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Claire van Rhyn

PhD Work

Communicating Change: 
The application of a body-led methodology for researching 
and co-designing transition 
initiatives in educational settings

This research investigates the body as a crucial modality of communication. An innovative cross-pollination between communication design and choreographic thinking, it considers how body-led participatory practices can support the communication of social transition and cultural change within a community. The starting point of this practice-led research relies on a definition of the body as socially situated and socially enacted. The body is always in a social context and we come to know that context by being active in it. Furthermore, the body is regarded as always in inter-corporeal relationship with other bodies. Consequently, the term body is applied in three indivisible ways: the physical body of the individual, the body of the group (or social body), and the environment as a contextual third ‘body’. This definition frames the body as a powerful tool for investigating social systems undergoing transition. 

In particular, the project focuses on education systems through the lens of education futures. The research contextualises schools as potent sites of future-making and engines of societal change, and takes a body-led approach to researching and co-designing transitions with school communities. The practices developed through this research aim to provide a platform for a community to map the current realities of their group dynamic through a series of semi-structured collaborative and improvisational games. By harnessing the body as an investigatory tool sensitive to the tacit systems of community interaction, the games refine the shared awareness of the group ‘body’ and draw attention to emerging realities. The games provide a platform for prototyping and co-designing futures aligned with a community’s shared aims. When engaging a range of community stakeholders in the shared mapping of a process of transition, these body-led methods are particularly powerful in democratising and enabling all ‘voices’ to be heard. It creates a context for the broader system to sense and see itself, which is key to systems transformation.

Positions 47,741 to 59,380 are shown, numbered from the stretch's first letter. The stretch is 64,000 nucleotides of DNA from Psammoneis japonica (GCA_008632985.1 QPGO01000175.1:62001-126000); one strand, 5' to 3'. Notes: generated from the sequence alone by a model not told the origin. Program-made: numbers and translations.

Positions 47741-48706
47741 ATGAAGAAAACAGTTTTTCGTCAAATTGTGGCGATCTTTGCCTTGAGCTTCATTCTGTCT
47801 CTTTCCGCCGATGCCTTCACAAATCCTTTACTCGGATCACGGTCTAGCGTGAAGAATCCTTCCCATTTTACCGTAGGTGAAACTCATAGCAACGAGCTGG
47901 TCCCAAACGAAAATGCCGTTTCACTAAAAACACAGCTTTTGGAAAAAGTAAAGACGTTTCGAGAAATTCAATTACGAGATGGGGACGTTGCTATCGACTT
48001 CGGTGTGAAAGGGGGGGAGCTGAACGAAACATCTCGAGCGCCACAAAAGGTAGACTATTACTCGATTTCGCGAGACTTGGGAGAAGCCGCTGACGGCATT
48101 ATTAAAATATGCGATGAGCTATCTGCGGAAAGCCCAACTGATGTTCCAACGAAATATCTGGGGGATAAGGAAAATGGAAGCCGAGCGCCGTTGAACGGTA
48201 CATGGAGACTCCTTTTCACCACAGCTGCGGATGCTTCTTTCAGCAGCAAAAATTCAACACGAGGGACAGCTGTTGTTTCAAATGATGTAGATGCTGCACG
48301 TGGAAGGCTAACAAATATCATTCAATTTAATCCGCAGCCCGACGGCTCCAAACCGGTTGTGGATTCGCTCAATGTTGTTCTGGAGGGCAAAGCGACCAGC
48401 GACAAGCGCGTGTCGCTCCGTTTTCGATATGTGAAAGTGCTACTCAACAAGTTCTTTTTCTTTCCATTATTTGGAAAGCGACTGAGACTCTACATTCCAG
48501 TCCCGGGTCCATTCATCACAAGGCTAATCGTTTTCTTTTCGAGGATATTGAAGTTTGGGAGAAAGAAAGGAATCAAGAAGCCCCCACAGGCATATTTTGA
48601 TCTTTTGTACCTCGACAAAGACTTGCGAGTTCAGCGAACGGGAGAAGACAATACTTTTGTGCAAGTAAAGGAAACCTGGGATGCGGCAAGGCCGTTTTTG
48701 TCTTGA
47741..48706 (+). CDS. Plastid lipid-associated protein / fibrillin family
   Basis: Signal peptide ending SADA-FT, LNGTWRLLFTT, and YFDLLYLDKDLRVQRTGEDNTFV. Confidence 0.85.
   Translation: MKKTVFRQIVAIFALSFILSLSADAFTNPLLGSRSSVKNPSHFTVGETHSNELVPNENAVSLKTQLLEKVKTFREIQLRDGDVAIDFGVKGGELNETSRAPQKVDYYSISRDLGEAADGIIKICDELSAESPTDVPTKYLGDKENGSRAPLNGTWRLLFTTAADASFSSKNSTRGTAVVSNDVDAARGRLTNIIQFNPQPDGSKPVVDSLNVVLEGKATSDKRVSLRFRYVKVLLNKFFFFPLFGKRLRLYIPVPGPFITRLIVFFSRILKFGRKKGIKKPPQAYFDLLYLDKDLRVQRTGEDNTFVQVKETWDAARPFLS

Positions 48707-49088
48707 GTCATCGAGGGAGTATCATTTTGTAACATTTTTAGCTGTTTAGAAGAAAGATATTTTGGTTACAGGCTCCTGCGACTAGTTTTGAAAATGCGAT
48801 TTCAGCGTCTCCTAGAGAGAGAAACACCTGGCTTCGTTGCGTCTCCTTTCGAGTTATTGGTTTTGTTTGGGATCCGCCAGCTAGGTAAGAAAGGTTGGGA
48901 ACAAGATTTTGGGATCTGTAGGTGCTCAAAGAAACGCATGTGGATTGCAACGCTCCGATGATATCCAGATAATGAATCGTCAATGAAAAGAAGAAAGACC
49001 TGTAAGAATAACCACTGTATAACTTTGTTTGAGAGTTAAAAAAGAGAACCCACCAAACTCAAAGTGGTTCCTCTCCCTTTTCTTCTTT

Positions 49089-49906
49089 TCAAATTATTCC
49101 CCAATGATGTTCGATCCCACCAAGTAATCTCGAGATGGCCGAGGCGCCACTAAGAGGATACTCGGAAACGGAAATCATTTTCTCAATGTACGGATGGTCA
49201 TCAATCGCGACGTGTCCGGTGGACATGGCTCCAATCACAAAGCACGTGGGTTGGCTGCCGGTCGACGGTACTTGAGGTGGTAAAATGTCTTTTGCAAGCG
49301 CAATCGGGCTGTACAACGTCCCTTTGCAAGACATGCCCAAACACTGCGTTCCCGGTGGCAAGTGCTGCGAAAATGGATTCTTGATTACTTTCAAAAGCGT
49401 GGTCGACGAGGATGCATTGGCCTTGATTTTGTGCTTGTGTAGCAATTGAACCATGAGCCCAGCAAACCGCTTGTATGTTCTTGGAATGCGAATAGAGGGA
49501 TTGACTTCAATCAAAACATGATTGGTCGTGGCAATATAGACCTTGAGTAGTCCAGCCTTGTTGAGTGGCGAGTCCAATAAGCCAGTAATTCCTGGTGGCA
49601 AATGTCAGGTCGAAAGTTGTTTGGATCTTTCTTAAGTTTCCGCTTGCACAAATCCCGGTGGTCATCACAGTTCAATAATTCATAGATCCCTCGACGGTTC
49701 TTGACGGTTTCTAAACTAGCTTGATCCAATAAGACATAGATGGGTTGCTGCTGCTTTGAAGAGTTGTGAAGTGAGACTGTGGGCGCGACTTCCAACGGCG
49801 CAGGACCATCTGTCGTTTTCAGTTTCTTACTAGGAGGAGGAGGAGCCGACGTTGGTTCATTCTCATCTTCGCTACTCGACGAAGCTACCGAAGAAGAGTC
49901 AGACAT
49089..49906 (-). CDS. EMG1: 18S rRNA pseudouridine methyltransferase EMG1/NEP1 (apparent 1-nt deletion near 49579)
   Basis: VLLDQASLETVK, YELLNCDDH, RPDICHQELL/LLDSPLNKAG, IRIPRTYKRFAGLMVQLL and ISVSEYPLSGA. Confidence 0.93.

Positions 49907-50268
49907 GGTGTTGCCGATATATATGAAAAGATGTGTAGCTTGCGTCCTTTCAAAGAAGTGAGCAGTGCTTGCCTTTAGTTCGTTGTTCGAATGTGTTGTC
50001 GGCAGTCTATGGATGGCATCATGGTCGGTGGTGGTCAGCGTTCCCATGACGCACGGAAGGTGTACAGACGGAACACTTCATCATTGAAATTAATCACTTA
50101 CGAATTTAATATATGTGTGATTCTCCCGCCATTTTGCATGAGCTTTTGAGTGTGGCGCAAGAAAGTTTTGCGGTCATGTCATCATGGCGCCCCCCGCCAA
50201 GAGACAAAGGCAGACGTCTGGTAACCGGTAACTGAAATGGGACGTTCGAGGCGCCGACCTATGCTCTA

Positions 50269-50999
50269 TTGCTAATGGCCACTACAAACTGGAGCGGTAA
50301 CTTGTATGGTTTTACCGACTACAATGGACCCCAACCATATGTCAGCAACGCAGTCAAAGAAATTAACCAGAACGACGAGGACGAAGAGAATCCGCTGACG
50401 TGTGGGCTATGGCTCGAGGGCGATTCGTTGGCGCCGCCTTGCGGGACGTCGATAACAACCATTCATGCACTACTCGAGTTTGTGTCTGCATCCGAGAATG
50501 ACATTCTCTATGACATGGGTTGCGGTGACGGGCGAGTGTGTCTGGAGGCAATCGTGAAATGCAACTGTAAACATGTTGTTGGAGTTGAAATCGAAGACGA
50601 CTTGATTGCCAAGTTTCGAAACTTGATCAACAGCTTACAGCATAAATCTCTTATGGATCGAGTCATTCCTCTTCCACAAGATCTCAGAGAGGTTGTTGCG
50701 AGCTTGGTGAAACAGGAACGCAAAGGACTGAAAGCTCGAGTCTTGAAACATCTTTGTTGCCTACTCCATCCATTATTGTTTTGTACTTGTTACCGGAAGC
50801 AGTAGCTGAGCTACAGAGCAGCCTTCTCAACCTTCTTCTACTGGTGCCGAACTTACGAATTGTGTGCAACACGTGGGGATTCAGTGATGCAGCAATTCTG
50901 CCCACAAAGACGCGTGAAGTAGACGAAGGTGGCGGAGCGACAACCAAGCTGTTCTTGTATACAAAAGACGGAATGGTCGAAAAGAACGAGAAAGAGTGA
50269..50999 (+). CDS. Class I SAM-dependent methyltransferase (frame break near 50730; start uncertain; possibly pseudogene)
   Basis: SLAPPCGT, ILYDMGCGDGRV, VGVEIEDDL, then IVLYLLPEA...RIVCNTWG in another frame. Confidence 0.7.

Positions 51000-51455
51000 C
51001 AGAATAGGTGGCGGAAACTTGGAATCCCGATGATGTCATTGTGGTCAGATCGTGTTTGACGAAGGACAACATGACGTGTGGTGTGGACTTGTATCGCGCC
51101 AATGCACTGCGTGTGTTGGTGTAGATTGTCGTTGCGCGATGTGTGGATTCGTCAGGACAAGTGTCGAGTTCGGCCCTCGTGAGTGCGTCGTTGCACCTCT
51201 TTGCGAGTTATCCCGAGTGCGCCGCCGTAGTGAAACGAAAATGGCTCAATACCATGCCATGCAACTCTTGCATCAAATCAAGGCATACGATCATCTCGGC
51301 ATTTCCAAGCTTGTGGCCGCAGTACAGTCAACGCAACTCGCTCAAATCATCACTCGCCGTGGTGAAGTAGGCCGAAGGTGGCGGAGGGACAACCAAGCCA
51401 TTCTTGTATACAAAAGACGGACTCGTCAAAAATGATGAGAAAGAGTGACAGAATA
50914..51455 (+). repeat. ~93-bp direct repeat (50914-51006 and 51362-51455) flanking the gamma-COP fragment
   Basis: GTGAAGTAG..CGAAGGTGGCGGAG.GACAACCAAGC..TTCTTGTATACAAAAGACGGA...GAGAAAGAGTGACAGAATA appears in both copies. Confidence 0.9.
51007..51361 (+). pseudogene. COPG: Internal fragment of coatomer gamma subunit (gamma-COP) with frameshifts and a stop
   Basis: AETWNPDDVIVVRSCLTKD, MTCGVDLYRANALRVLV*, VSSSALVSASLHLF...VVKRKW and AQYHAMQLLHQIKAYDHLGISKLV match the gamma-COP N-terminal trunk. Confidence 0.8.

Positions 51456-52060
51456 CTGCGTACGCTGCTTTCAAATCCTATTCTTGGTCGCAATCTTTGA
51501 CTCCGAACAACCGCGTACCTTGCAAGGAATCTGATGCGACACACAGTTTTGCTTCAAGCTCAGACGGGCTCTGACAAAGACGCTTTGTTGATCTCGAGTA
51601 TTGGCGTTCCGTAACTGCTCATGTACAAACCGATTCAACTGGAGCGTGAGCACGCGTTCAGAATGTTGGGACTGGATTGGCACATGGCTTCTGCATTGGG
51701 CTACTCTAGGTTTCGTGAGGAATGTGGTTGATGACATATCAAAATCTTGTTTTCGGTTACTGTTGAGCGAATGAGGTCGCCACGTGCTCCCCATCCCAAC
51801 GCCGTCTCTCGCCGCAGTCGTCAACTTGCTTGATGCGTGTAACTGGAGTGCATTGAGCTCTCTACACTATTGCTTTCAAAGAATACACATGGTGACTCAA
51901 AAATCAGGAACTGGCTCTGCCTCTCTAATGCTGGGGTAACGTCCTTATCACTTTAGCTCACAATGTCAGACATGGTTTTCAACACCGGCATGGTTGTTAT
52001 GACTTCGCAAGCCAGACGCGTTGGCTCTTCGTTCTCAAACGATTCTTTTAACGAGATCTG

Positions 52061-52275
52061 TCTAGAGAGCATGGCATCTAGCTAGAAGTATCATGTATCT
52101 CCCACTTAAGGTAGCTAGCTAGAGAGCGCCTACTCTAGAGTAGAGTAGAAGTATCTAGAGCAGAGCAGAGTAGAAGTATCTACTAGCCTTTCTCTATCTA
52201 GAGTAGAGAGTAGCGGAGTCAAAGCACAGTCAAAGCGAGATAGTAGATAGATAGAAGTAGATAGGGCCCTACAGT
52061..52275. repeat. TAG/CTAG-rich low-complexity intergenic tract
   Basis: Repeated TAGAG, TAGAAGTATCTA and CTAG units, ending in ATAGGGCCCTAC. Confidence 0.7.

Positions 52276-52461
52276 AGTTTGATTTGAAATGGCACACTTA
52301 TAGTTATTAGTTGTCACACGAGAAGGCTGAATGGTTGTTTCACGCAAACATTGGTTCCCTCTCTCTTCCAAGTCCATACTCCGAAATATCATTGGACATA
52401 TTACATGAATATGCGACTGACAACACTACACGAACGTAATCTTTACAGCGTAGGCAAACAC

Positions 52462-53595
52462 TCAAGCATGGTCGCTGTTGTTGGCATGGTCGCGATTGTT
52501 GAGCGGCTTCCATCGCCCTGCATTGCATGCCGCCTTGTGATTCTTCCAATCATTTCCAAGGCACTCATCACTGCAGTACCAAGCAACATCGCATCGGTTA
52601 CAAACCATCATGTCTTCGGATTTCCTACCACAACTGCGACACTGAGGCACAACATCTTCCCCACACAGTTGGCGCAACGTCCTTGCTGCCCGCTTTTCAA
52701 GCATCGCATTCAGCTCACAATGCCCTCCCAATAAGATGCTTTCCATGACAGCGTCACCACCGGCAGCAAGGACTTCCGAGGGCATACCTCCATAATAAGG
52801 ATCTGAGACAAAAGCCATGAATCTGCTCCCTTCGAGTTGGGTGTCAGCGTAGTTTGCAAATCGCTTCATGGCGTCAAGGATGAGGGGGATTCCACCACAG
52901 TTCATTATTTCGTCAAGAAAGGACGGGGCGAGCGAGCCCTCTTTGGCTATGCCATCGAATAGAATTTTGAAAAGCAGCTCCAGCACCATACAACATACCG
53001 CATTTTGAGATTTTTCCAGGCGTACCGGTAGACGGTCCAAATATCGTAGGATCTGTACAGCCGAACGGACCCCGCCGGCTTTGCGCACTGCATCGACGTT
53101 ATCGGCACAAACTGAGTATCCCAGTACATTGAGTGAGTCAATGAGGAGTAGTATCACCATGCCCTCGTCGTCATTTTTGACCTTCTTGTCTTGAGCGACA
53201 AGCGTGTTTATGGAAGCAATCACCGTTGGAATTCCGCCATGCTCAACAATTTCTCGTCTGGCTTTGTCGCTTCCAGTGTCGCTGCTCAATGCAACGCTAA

MPhil work

Communicating Change: 
The role of the socially-situated moving body in the relational emergence of cultural 
transition in educational settings

This practice-led research investigates the moving body as mode of communication. Through employing an expanded practice of communication and experience design research - influenced by choreographic thinking and movement practices - the research develops collaborative improvisational methods for exploring relational processes of social change and cultural transition within compulsory school communities. 

My practice-led research looks at how we use our bodies and senses to transmit the culture that we are part of. It is an investigation into how we experience and make sense of our culture, and in turn enact the culture. Here, culture is defined as an intangible choreographic process negotiating experience and expression, simultaneously situated in individuals and groups. 

My research is an enquiry into the capacities of groups of people to adapt their culture in situations of rapid change. Understanding the tacit aspects of cultural transmission is key to supporting cultural change. This cross-disciplinary project specifically looks at how these processes are enacted within the changing landscape of learning communities, including case studies of compulsory school environments and other learning settings.